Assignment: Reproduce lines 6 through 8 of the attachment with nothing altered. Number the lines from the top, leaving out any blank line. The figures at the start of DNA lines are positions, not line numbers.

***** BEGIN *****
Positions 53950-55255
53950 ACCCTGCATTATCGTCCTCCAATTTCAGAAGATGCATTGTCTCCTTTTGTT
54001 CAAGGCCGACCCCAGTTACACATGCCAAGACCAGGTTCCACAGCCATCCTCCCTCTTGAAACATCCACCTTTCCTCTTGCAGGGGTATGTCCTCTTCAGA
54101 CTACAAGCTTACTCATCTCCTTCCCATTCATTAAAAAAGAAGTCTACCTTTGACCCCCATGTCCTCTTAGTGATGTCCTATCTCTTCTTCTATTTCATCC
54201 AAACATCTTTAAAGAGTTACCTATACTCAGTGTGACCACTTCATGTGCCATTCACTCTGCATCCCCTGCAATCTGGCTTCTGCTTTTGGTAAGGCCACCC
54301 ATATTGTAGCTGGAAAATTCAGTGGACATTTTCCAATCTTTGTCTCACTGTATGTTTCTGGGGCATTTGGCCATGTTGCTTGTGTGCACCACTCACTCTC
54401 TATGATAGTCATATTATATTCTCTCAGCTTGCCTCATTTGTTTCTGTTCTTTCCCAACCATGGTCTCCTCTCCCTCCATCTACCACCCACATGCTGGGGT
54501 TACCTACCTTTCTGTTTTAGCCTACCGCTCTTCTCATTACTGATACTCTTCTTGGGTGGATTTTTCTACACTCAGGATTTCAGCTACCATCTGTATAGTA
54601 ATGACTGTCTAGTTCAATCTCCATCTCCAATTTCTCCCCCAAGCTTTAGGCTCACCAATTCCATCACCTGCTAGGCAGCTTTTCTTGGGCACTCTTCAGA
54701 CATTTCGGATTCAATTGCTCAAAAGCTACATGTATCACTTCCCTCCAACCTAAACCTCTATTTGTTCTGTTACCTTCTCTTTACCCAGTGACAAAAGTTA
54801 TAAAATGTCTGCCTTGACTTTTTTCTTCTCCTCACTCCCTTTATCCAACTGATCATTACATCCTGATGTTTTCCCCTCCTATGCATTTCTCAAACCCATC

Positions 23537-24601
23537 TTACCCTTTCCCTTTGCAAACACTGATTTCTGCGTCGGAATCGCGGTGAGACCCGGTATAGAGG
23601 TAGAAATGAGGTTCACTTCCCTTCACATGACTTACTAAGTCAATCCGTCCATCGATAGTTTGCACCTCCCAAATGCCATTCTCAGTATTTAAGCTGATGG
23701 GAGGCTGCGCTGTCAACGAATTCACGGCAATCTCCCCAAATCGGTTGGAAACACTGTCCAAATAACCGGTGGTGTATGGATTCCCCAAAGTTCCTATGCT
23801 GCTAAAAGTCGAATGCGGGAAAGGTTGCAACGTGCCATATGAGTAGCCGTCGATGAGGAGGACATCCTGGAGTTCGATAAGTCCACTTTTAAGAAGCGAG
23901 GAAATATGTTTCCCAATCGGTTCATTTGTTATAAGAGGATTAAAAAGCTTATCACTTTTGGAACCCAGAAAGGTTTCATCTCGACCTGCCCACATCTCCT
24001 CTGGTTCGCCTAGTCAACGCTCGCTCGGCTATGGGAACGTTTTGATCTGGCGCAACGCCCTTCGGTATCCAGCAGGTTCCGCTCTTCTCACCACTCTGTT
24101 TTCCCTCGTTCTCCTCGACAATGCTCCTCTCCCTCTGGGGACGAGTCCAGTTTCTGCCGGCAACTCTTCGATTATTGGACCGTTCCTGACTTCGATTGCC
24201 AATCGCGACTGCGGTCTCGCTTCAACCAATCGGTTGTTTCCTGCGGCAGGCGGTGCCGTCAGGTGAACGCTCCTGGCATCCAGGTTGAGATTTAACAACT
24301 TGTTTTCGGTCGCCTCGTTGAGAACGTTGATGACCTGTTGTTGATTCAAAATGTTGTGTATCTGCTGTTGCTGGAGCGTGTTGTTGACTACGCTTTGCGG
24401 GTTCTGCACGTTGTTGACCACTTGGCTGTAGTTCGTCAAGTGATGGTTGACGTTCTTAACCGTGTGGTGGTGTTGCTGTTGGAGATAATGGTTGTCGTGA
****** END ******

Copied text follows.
54301 ATATTGTAGCTGGAAAATTCAGTGGACATTTTCCAATCTTTGTCTCACTGTATGTTTCTGGGGCATTTGGCCATGTTGCTTGTGTGCACCACTCACTCTC
54401 TATGATAGTCATATTATATTCTCTCAGCTTGCCTCATTTGTTTCTGTTCTTTCCCAACCATGGTCTCCTCTCCCTCCATCTACCACCCACATGCTGGGGT
54501 TACCTACCTTTCTGTTTTAGCCTACCGCTCTTCTCATTACTGATACTCTTCTTGGGTGGATTTTTCTACACTCAGGATTTCAGCTACCATCTGTATAGTA